Birth preparedness and complication readiness among pregnant women admitted in a rural hospital in Rwanda

Patrick Smeele, Richard Kalisa, Marianne van Elteren, Jos van Roosmalen, Thomas van den Akker*

*Corresponding author for this work

Research output: Contribution to JournalArticleAcademicpeer-review


Background: With an aim to prevent adverse pregnancy outcomes, 'birth preparedness and complication readiness' (BP/CR) promotes timely access to skilled maternal and neonatal services. Objective of this study was to assess implementation of BP/CR among pregnant women admitted with obstetric emergencies in rural Rwanda. Methods: A cross-sectional study among pregnant women who were referred to Ruhengeri hospital between July and November 2015. The 'Safe Motherhood questionnaire' as developed by Jhpiego's Maternal and Neonatal Health Program was used to collect data. Women were asked to mention key danger signs and respond as to whether they had identified: (A) skilled birth attendant, (B) location to give birth, (C) mode of transport, (D) money to cover health care expenditure. Women who answered 'yes' to three or four items were labeled 'well prepared'. Multivariate logistic regression analysis was conducted to compare the 'well prepared' and 'less prepared'. Results: With regard to complication readiness, out of 350 women, 296 (84.6%), 271 (77.4%) and 288 (82.3%) could mention at least one key danger sign during pregnancy, labor and postpartum respectively, but only 23 (6.6%) could mention three or more key danger signs during all three periods. With regard to birth preparedness, 46 (13.1%) women had identified a skilled birth attendant, 68 (19.4%) birth location, 76 (21.7%) mode of transport, and 306 (87.4%) had saved money for health care costs. Seventy-eight women (22.3%) were 'well prepared', associated factors being first time pregnancy (adjusted Odds Ratio (aOR) = 3.2; 95% CI; 1.2-5.8), knowledge of at least two danger signs (aOR = 2.8; 95% CI; 1.7-3.9) and having been assisted by a community health worker at the antenatal clinic (aOR = 2.2, 95% CI; 1.3-3.7). Conclusion: Knowledge of obstetric danger signs was suboptimal and birth preparedness low. We recommend review of practices regarding health promotion in antenatal care, taking care not to exclude multiparous women from messages related to birth preparedness, and do promote use of community health workers to enhance effectiveness of BP/CR.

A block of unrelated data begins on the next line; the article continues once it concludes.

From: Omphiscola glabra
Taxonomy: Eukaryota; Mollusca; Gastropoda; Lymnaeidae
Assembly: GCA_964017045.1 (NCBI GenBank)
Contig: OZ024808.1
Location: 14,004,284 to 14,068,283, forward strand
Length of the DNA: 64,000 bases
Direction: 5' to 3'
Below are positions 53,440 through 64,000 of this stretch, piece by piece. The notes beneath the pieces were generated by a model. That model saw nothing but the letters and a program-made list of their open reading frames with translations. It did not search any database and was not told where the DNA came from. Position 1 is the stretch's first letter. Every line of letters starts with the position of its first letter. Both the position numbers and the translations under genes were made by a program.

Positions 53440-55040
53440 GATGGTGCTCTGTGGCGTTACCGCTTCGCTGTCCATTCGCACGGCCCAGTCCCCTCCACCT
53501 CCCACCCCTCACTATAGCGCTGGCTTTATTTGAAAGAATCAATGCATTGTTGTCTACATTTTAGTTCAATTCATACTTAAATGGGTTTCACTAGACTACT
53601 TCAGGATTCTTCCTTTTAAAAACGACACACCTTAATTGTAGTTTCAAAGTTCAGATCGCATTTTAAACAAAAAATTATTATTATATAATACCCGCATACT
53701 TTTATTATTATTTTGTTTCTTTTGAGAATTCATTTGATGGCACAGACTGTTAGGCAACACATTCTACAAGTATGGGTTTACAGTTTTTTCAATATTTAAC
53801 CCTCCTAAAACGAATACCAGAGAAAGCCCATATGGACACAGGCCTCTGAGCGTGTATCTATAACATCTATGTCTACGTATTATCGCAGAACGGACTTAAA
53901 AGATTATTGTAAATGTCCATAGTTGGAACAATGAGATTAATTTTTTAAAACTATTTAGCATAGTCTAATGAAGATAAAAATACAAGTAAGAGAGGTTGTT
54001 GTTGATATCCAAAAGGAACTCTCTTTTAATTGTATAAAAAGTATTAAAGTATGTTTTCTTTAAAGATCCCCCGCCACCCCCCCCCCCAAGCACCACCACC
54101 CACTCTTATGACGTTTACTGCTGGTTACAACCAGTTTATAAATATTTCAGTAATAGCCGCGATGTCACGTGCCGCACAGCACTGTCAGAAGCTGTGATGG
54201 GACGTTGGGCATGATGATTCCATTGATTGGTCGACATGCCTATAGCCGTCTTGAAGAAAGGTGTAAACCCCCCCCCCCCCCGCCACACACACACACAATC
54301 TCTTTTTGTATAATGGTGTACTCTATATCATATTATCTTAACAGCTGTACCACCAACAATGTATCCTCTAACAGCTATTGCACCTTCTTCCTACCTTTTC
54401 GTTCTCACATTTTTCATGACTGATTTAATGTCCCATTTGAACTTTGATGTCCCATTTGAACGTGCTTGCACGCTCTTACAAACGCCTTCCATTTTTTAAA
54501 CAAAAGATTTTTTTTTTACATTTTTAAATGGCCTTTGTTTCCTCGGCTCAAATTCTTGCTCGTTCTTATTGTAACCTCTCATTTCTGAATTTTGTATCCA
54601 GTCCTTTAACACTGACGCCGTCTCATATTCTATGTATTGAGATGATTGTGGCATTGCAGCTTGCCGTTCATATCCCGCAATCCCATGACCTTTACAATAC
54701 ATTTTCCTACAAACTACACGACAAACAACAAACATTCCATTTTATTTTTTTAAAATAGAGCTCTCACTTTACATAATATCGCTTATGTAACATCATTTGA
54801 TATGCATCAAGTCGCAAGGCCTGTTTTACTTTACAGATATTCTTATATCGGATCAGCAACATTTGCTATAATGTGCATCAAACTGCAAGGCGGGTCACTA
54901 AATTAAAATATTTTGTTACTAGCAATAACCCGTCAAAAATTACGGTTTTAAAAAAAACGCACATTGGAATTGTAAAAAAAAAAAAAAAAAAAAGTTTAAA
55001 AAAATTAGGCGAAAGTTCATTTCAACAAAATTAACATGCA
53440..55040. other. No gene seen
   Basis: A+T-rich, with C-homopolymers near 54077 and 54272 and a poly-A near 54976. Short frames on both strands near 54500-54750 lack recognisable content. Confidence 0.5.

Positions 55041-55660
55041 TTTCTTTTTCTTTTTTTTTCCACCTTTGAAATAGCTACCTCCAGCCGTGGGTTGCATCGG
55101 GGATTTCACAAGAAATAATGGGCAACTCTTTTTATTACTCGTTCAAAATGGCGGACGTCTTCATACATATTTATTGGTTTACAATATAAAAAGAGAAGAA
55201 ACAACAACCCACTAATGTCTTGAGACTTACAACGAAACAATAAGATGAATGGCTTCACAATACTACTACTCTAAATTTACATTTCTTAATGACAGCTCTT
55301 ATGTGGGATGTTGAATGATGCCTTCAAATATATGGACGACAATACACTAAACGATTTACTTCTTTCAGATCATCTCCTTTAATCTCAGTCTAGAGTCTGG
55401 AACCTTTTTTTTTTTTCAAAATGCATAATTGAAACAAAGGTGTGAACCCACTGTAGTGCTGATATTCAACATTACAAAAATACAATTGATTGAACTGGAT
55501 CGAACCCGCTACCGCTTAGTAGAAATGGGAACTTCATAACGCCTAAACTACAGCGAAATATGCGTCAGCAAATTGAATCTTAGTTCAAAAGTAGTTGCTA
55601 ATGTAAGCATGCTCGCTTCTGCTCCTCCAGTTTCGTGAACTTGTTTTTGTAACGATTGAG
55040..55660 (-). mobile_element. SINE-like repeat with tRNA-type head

Original languageEnglish
Article number190
JournalBMC Pregnancy and Childbirth
Issue number1
Publication statusPublished - 30 May 2018


  • Birth preparedness
  • Complication readiness
  • Health promotion
  • High-risk pregnancy
  • Obstetrics
  • Rwanda


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